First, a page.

Chris and I have been facilitating groups for carers of adult sufferers this week and it is humbling to witness the unconditional love, patience, creativity, perseverance and sense of humour that you can all draw upon even after several years of helping your loved ones in their battles with their illness.
On this theme of caring for an adult sufferer, I am delighted to announce we have a father and daughter visiting our group on March 1 and I attach a short piece they have written on their journey thus far.
Megan has suffered from anorexia diagnosed since she was 20, but suffered from the illness since she was around 14 years old. She has also had a supporting diagnosis for body dysmorphia and anxiety disorder. She has had various forms of therapy over the years, including psychiatric in-patient support, as well as CBT, psycho-dynamic therapy and most recently part of the SPEAKS study run in Kent and Sussex that aims to develop a psychological intervention with a focus on working with emotion.
Whilst not fully recovered and still remaining in regular therapy, Megan has come a long way in her relationship with herself and the emotions surrounding food, exercise, her work and education and friendships. She is now at a healthy weight and has many more insights into her recovery journey through the exploration of emotions, unconscious reactions to her surroundings and learning to challenge the voice inside her head called ‘Annie’. She wants to share her story in the hope she will empower others to do the same and speak out, as well as help break down the stigma of eating disorders being more than just about food.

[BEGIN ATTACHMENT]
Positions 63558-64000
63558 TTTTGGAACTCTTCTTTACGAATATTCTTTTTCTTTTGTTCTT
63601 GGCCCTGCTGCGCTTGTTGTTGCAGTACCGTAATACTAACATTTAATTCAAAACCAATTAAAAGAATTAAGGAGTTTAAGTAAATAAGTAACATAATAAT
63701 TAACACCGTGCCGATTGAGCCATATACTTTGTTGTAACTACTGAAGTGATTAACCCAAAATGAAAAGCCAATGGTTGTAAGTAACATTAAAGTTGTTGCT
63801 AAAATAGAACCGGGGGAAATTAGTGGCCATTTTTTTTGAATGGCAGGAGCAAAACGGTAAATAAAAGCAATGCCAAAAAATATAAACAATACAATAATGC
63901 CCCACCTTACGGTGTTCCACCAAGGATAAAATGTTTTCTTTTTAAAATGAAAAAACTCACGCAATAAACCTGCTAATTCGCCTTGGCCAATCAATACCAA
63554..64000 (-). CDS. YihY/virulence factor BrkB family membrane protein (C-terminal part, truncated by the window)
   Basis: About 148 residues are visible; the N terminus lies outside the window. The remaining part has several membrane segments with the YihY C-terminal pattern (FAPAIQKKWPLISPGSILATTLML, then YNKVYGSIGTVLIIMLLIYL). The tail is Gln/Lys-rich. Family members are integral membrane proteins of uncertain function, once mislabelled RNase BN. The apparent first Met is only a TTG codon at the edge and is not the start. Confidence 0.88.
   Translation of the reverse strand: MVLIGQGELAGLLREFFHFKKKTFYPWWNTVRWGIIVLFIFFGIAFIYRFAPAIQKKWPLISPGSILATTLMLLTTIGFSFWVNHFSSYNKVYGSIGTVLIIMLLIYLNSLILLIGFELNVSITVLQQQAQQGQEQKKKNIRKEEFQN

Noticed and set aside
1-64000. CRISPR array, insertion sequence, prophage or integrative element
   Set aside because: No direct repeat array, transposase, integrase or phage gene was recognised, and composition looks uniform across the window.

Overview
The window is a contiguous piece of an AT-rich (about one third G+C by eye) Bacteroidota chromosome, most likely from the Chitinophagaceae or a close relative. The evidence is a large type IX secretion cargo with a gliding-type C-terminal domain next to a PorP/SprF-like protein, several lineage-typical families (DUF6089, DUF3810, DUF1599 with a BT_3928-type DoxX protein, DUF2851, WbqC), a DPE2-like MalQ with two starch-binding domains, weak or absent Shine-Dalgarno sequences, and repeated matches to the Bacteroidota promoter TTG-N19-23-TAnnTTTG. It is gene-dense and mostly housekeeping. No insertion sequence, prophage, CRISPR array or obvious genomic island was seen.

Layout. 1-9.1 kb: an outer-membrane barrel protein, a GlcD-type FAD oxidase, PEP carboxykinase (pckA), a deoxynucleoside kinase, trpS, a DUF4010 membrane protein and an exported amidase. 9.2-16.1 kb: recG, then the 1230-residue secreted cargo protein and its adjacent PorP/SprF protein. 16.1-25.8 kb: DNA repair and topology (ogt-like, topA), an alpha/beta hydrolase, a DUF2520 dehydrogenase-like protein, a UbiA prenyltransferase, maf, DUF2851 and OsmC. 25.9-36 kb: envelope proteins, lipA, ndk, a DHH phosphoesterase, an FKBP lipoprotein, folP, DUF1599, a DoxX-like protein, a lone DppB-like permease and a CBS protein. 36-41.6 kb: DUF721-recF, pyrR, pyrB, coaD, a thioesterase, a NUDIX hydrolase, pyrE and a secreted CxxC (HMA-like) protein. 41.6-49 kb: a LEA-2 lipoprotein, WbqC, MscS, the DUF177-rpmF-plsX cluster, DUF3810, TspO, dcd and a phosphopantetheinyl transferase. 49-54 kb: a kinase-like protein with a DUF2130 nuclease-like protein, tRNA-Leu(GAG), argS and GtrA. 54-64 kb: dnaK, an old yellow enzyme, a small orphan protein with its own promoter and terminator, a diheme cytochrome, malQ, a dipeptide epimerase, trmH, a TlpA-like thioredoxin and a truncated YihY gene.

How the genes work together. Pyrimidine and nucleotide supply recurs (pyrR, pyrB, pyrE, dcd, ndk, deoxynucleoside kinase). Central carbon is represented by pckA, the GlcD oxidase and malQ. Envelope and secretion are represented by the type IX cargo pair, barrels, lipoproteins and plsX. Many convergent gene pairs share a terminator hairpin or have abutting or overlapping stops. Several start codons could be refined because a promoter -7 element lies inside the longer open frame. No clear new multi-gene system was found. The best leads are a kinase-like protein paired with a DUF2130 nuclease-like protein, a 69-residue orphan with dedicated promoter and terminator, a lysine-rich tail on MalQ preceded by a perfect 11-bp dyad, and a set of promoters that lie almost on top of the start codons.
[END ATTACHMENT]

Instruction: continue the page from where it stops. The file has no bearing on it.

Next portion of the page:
Her relationship with her parents has transformed through her journey towards recovery, although the road not always easy and there were many battles along the way. Knowing what did and didn’t help and the language her Dad learned, enabled her to talk openly about it, so much so that she invited him into her therapy sessions for a period of time. That has now developed a safe relationships between them that allows her to share openly without fear.
Martin is Megan’s dad and is married to Sue, Megan’s mum. Megan is my eldest daughter of two girls. Her sister Rebecca is 27 and training to be a psychiatrist). Megan was always quite particular as a small child. For example, she was very particular about the clothes she wore and how they were worn. She was also a very driven child, wanting to be the best and to please her parents and grandparents. She was and still is a very loving person. Sue and I did not really appreciate or understand Megan’s condition until her late teenage years. However, when she was diagnosed, it was like the penny dropping into place.
Our relationship has not always been as good at it is today. This I believe is due to my own lack of understanding of her illness and also in part denial that my daughter could be affected by this. I saw the signs but had a blind spot on the cause. I believe that acceptance of her diagnosis and of who Megan is was the key to our relationship growing to what it is today where she is confident to tell me how she is feeling without the fear that she will be told what to do.
I know that Megan may have difficult periods during her life due to this condition. However she knows that both Sue and myself plus the additional support of her sister and partner will always be there for her.